By Mark Simpson
Ireland correspondent, BBC News
The UVF says it has decommissioned its weapons. The UDA has also announced it has started the process. But why did it take so long and why is it finally happening?
Help came from a most unlikely source as loyalists edged further down the path to peace.
Martin McAleese was working behind the scenes on the arms issue
Martin McAleese, the husband of the Irish president Mary McAleese, was working behind the scenes as the largest loyalist group, the UDA, dealt with the weapons issue.
He helped persuade hardline Belfast loyalists like Jackie McDonald that they had nothing to fear from the peace process in general, and the Dublin establishment in particular.
The two men not only talked at great length, they reportedly played golf together. It was an unlikely combination - an Irishman and an Ulsterman, a Catholic and a Protestant - swinging golf clubs rather than punches.
In recent years, Mr McAleese has worked quietly in the background, seeking progress rather than publicity.
The Belfast-born dentist is more used to negotiating pain-barriers than political barriers, but he displayed sensitivity and a steady hand in the murky world of loyalism.
Clung to weapons
In the eyes of many people, loyalist paramilitaries are largely sectarian, brutal bigots addicted to violence and criminality.
Even though they called a ceasefire in October 1994, they held onto their guns and were prepared to use them - truce or no truce.
Even when UDA and UVF prisoners were let out of jail early as part of the peace deal, the loyalists clung on to their weapons, ammunition and explosives.
They claimed they needed them for protection against republicans. The truth was that leading loyalists were more afraid of each other.
Bloody feuds erupted, as loyalists turned their guns on themselves. As well as murders, there were expulsions, with a number of notorious paramilitaries forced to leave Belfast for their own safety.
Among them was Johnny "Mad Dog" Adair, who ended up in the north of England in Lancashire, earning him the nickname of the "Bolton Wanderer".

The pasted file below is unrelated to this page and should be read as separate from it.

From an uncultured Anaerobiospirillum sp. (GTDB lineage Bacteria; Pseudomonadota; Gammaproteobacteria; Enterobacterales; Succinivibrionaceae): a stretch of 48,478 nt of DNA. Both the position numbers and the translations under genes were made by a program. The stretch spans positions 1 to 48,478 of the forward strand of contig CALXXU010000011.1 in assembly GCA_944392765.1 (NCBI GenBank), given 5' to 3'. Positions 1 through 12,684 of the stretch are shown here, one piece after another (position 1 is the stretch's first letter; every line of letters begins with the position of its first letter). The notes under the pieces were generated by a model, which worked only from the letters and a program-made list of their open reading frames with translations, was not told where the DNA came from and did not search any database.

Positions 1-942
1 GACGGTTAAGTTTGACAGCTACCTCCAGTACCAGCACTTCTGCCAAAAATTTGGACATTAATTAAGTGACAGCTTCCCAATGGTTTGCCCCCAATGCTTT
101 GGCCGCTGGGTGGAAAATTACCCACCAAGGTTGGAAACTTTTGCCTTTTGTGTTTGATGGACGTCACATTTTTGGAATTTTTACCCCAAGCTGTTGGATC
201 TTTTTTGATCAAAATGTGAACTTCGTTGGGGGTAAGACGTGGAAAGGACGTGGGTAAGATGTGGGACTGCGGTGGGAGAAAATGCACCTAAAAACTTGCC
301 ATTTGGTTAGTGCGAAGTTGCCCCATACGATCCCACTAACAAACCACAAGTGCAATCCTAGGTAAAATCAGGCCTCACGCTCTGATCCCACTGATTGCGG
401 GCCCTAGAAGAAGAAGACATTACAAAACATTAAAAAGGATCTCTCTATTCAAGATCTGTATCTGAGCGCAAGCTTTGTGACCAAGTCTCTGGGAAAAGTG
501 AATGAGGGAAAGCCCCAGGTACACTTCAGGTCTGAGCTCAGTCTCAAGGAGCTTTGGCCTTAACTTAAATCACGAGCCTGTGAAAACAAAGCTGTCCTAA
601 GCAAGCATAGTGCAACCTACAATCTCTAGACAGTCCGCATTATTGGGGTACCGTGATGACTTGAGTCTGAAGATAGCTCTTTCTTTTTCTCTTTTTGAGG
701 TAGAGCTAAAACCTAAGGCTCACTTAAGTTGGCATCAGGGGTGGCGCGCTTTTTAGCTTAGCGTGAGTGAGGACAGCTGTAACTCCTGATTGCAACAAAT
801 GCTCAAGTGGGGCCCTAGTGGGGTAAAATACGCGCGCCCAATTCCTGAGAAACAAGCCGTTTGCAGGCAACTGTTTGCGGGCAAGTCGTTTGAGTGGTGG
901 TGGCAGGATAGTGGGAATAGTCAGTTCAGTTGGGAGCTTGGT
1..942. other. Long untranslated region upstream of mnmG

Rather than fighting a political cause, many loyalists were embroiled in drug-dealing, extortion, loan-sharking and the supply of contraband cigarettes.
Indeed, a report issued last month by ceasefire watchdog the Independent Monitoring Commission (IMC) said that some members of the UDA were still involved in such scams.
Given this, the involvement of Martin McAleese with loyalist leaders was all the more surprising.
It was often said that it sounded more like the title of a movie - The President, Her Husband and the Paramilitary Bosses.
It is difficult to quantify how big an influence Mr McAleese was on the UDA, and whether decommissioning would have happened without his gentle interventions.
He took some flak along the way, but it seems he concluded that the ends would justify the means.
Looking over shoulder
The timing of the arms moves is significant. Clearly, the August deadline for decommissioning set by the Northern Ireland Secretary of State, Shaun Woodward, successfully concentrated minds.
Also, the fact that 15 years have passed since the ceasefires meant that it was really a case of "now or never".
There is no doubt some loyalists - including some senior figures - would have preferred to never do it. They have a "no-one likes us, we don't care" attitude.
The UVF is expected to say it has decommissioned all its weapons
What is more, they are probably still looking over their shoulder at other loyalists, paranoid about another feud.
In the end, the pro-decommissioning lobby won the argument, particularly in the UVF.
Of the two main loyalist groups, it is by far the more stable. The recent IMC report said: "The movement of the UVF towards an end point seems managed and cohesive, and internal discipline looks fairly solid."
A different picture emerged of the UDA.
The report stated: "The leadership is area-based and not cohesive. There are some who remain opposed to significant change, and policy often seems to be more reactive than strategic."
Reading the above, it is no surprise that the UDA did not go as far as the UVF in the decommissioning process.
Piece of jigsaw
Securing any decommissioning at all must have been a struggle, never mind persuading people to hand over everything.
Nonetheless, the question will still be asked - why do the UDA still need their guns? Especially as the IRA got rid of their weapons four years ago.
Answers will be sought in the coming days. But for now, the significance of the moves by the loyalists - especially the UVF - will be the focus of the debate.
The reaction of many people on the streets of Belfast may be "too little too late", but for loyalists this is a huge step.
And in terms of the overall peace process, it is another key piece of the jigsaw falling into place.
Between them, the UDA and UVF killed almost 1,000 people during the Troubles, most of them Catholics.
Many of those murder weapons have now gone, and will never be used again.
That will be a source of relief to people in Northern Ireland, and also to many in the Irish Republic, including the quietly-spoken husband of the president.